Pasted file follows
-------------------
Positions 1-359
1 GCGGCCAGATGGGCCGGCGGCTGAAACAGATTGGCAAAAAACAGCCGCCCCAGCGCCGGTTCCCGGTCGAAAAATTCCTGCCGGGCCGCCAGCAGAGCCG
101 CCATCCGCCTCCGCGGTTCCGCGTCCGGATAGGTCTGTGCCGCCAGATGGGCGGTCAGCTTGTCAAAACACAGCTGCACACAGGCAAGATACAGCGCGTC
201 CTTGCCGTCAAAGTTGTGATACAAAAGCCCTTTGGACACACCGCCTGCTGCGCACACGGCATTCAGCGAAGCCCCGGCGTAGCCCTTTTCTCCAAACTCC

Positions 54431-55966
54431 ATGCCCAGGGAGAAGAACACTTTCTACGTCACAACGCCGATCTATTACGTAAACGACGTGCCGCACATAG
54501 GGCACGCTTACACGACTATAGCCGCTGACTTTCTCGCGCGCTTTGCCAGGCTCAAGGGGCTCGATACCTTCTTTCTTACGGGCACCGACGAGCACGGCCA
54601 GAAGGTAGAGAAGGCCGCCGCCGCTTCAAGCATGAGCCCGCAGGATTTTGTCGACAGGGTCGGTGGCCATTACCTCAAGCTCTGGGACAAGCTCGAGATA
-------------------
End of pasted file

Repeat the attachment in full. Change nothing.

Positions 1-359
1 GCGGCCAGATGGGCCGGCGGCTGAAACAGATTGGCAAAAAACAGCCGCCCCAGCGCCGGTTCCCGGTCGAAAAATTCCTGCCGGGCCGCCAGCAGAGCCG
101 CCATCCGCCTCCGCGGTTCCGCGTCCGGATAGGTCTGTGCCGCCAGATGGGCGGTCAGCTTGTCAAAACACAGCTGCACACAGGCAAGATACAGCGCGTC
201 CTTGCCGTCAAAGTTGTGATACAAAAGCCCTTTGGACACACCGCCTGCTGCGCACACGGCATTCAGCGAAGCCCCGGCGTAGCCCTTTTCTCCAAACTCC

Positions 54431-55966
54431 ATGCCCAGGGAGAAGAACACTTTCTACGTCACAACGCCGATCTATTACGTAAACGACGTGCCGCACATAG
54501 GGCACGCTTACACGACTATAGCCGCTGACTTTCTCGCGCGCTTTGCCAGGCTCAAGGGGCTCGATACCTTCTTTCTTACGGGCACCGACGAGCACGGCCA
54601 GAAGGTAGAGAAGGCCGCCGCCGCTTCAAGCATGAGCCCGCAGGATTTTGTCGACAGGGTCGGTGGCCATTACCTCAAGCTCTGGGACAAGCTCGAGATA